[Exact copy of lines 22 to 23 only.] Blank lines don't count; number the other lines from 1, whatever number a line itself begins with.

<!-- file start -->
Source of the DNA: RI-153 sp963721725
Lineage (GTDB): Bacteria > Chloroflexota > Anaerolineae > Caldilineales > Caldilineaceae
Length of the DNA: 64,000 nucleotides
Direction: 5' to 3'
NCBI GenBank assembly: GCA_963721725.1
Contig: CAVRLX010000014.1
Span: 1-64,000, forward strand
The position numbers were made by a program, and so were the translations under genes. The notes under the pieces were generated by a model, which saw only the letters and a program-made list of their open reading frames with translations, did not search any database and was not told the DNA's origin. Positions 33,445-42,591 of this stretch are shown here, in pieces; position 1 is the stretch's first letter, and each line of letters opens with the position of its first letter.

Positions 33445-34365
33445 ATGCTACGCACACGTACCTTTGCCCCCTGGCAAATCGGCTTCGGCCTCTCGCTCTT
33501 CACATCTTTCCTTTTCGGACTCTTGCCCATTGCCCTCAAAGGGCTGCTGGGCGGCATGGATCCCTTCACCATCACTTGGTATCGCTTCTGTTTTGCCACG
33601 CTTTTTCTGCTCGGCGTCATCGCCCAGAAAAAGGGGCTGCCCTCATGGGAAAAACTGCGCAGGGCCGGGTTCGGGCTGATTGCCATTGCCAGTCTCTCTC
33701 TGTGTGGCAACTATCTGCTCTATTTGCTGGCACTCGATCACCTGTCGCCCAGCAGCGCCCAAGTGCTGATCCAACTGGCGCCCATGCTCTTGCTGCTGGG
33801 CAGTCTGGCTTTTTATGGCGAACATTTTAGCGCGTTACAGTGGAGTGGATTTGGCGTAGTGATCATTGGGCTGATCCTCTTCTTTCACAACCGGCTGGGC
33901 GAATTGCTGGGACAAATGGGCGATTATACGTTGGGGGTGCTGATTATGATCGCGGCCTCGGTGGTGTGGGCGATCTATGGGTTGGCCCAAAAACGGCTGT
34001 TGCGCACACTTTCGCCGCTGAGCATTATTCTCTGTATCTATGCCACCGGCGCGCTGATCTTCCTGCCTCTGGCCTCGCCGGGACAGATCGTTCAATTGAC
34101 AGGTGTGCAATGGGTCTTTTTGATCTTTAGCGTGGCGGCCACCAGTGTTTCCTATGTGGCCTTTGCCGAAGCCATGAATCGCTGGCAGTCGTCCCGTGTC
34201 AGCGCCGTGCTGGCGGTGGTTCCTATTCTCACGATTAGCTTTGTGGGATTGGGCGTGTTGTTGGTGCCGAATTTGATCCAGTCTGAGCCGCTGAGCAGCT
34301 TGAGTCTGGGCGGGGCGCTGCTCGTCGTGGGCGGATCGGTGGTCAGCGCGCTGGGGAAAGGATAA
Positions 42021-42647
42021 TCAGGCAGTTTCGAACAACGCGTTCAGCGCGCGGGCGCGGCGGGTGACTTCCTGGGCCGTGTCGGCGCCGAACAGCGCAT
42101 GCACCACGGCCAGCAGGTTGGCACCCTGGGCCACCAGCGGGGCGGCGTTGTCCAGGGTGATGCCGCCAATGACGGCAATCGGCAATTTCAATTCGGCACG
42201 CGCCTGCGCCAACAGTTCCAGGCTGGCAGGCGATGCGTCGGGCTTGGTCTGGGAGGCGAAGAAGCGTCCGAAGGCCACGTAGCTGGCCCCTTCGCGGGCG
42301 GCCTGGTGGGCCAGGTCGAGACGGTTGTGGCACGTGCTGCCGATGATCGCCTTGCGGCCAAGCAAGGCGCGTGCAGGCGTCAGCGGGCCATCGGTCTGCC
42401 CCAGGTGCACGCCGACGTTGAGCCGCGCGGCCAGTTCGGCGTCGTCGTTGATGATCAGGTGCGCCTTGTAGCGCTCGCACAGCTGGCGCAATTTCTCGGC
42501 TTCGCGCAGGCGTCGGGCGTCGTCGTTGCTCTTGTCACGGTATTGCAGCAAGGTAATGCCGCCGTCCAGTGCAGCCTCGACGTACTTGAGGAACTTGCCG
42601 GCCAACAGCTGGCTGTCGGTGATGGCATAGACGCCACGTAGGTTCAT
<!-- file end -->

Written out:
42101 GCACCACGGCCAGCAGGTTGGCACCCTGGGCCACCAGCGGGGCGGCGTTGTCCAGGGTGATGCCGCCAATGACGGCAATCGGCAATTTCAATTCGGCACG
42201 CGCCTGCGCCAACAGTTCCAGGCTGGCAGGCGATGCGTCGGGCTTGGTCTGGGAGGCGAAGAAGCGTCCGAAGGCCACGTAGCTGGCCCCTTCGCGGGCG